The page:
Queen released their game-changing ‘Bohemian Rhapsody’ in 1975, with an ultra-experimental music video that kick-started the MTV age.
By the mid-1970s, punk picked up the DIY ethic where the skiffle bands had left off, inspired by the widely misquoted mantra that ‘if you can play three chords, you can form a band.’ The Sex Pistols brought punk to the masses by swearing on the BBC – remember, this was back when hearing the word ‘f**k’ on TV was enough to prompt questions in Parliament. Other notable UK punk bands were The Clash, The Slits and The Damned. In the states The Ramones, The Stoodges (whose lead singer, Iggy Pop, was dubbed the ‘Godfather of Punk’) led the charge, while Patti Smith fused punk rock with poetry.
Interested in punk? Why not check out our punk production music playlist.
In the 1980s, rock music became increasingly commercialised. Stadium Rock, spearheaded in the previous decade by the likes of Led Zeppelin, set the tone with driving drums, screaming guitar solos and testosterone-fuelled lyrics. The iconic hard rock band Guns N’ Roses released Appetite For Destruction, which became the best-selling debut album of all time.
Bands such as The Police and Blondie absorbed even more influences, such as reggae, avantgarde, and hip hop into the rock ’n’ roll sound.
As hard, pop and classic rock charted, heavy metal and alternative rock splintered off, with metal and alternative musicians such as Ozzy Osbourne and Metallica also finding mainstream success by the end of the decade.
Grunge, which emerged at the start of the 90s in Seattle, was a guitar-led, feedback-heavy hybrid of heavy metal, hard rock and alternative rock. Bands such as Nirvana, Pearl Jam and The Smashing Pumpkins produced heartfelt, angst-ridden songs with choruses that demanded to be chanted – loudly.
Grunge made a major musical impact in the UK, and although there were notably no home-grown bands, the grunge look heavily influenced British fashion, and the ‘waif’ look swiftly shot a teenage Kate Moss to global superstardom.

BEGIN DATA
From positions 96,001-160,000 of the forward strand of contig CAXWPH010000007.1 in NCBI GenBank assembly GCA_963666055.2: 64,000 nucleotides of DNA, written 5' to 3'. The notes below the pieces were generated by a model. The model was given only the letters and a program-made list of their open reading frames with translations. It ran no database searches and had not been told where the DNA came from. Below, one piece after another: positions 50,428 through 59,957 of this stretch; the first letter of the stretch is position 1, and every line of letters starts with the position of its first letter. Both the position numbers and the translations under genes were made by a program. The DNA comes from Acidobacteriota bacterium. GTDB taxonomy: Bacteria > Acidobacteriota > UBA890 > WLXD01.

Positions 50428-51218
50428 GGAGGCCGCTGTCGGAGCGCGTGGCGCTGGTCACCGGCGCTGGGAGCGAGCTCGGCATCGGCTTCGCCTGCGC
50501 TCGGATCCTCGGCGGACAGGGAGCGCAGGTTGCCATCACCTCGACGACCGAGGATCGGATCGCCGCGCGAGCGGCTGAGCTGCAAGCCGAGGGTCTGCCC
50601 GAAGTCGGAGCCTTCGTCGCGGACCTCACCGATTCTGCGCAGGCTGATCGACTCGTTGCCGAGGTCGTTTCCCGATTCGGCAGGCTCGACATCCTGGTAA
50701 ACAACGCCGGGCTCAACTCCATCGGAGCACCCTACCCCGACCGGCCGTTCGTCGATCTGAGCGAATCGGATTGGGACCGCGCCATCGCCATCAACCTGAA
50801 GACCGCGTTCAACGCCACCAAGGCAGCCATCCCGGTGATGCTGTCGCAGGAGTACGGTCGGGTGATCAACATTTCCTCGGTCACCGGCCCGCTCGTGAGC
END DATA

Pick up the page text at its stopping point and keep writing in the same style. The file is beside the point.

In Britain, by the mid-90s, a brighter, more pop-driven answer to the US grunge scene and UK ‘shoegazer’ bands crossed over in a fusion genre dubbed Britpop. Bands such as Oasis, Blur, Pulp, Suede and Elastica created the sound of ‘Cool Britannia’ that resonated with fans around the world.
Since the 90s, things have splintered even further, with fans embracing pop-rock (Blink 182 and Fall Out Boy), garage rock (The Killers and Franz Ferdinand), emo rock (Paramore and My Chemical Romance). At the same time there’s been a strong nostalgic throwback to classic rock.
Rock Music for Creative Projects
Now that you’re familiar with rock music’s history, we hope you’re inspired to incorporate rock music into your next creative project. Whether you’re working on a vlog, podcast, film, TV show or advertisement, we’ve got a high-quality rock background music track for you, so take a look at our rock playlist.
Types of Rock Music
Soft Rock/Light Rock
Soft rock (also known as light rock) has positive, empowering and heartfelt lyrics, smooth structures and harmonious vocals. Soft rock songs (which are often power ballads) are ideal for daytime radio shows, as they have an easy listening, mass appeal.
Hard rock features aggressive, disruptive vocals with heavy drums and strings. It's the kind of music that fans in skull T-shirts and bandanas have a penchant for: think AC/DC, Aerosmith and Van Halen.
Metal rock dials hard rock up another notch. It’s always loud and features harsh-sounding vocals and distorted rhythms. Lyrically, it tends to focus on melancholy, disconsolate narratives.
As we mentioned earlier, rock ‘n’ roll was largely inspired by R&B. The blues rock subgenre of the mid-60s is therefore deeply connected to the genre’s origin, with distinctive sounds that may come from anything from a vocalist to a blues instrument like a piano or harmonica.